Twelfth Night | July 5 – August 19

by William Shakespeare
directed by Kristin Clippard

sponsored by David & Christine Heckman 

Orsino loves Olivia. Olivia loves Cesario. Cesario’s really a woman disguised as a man who’s fallen for her boss, Orsino. Love, and a little mischief, throws everyone for a loop in this comic jaunt of misdirected desire. Where music is the food of love, and nobody is quite what they seem, anything proves possible.

Schedule
Thursday, July 5, 7:30 p.m. (Preview)
Friday, July 6, 7:30 p.m. (Opening with Pre-Show Classics in Context Discussion)
Saturday, July 14, 7:30 p.m.
Wednesday, July 18, 7:30 p.m.
Sunday, July 22, 7:00 p.m. (Post-Show Discussion)
Tuesday, July 31, 7:30 p.m.
Thursday, August 2, 1:00 p.m.
Friday, August 10, 7:30 p.m.
Saturday, August 11, 1:00 p.m.
Saturday, August 18, 7:30 p.m.
Sunday, August 19, 1:00 p.m.
Coming Soon!

From the Director

Time & Place: The courtyard between the homes of Olivia and Orsino, January 6, 1890

Twelfth Night is timeless both in its mischievousness and its heart; for our production this timelessness is bound by the stringent cultural mores of the Victorian Era. The Victorian period, being one of strict social etiquette and strong gender bias, feels like the right time for these people to be grappling with these questions: What can we do to find delight in our world? How can we carry on when grief fills the air? What does it mean to love someone outside your own sphere?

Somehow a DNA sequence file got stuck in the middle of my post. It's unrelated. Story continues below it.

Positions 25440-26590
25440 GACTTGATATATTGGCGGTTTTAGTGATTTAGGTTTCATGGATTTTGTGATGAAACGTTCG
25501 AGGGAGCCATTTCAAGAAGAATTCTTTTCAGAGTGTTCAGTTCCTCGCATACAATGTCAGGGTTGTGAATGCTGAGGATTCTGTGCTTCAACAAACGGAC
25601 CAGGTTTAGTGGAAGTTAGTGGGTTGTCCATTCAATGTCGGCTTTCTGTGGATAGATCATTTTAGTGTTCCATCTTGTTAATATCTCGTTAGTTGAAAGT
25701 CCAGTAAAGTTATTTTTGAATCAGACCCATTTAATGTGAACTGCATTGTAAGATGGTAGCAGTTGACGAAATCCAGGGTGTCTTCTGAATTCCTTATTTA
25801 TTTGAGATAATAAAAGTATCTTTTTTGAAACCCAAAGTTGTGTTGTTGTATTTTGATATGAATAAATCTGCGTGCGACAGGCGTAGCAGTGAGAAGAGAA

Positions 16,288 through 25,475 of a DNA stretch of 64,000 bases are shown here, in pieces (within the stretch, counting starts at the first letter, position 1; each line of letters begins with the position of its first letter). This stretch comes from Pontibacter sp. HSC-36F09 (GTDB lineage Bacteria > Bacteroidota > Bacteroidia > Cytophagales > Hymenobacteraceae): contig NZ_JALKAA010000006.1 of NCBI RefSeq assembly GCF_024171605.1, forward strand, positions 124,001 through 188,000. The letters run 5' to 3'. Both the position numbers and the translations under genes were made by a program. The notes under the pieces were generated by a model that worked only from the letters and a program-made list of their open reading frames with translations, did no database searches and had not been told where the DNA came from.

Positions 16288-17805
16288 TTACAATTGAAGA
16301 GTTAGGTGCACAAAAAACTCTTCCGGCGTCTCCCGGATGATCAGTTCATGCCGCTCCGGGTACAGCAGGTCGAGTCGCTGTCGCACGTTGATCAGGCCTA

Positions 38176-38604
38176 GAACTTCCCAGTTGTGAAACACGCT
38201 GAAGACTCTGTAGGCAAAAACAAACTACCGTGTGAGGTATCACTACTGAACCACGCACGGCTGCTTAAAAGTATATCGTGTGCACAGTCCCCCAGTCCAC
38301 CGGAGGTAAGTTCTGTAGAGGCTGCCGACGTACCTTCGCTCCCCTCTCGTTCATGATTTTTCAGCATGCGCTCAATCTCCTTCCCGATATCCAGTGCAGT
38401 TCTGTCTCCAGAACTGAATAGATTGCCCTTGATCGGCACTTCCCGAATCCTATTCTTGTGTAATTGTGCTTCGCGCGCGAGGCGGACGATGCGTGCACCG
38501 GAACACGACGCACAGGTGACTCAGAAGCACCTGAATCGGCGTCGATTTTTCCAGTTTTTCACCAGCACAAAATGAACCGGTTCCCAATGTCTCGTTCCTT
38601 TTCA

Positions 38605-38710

Fast on the heels of the holidays, the play examines sadness in a festive season. Some greet the New Year or Epiphany with optimism, some with grief, some with depression, and some with joyous and raucous abandon. Some people, perhaps like Viola and Sebastian, are just plain lost. Through Viola’s trials, we learn that we cannot lose hope. The play is filled with revelry, grief, loyalty, and love. The story is solace to a melancholy soul because it shows us that grief and joy can exist in the same space.

This play is also about a group of people sharing a space between two households in discord and the chance that harmony may be found in their reconciliation. No revelry is complete without music, and that will play a key part in this production. The composer and I, inspired by early American music, have worked to create tunes that fit the time and space, celebrating the balance of mourning and mayhem in the play.

Twelfth Night speaks to us today because we can relate to the emptiness, the need to grieve, the fear of being alone and wanting to be loved, and the desire to revel without restriction. We must remember that even though we may be shipwrecked and “the rain it raineth every day,” there are such things as love and song and laughter to sustain us beyond the dark of winter. Revel with us as we “smile at grief” and watch sorrow turn to joy!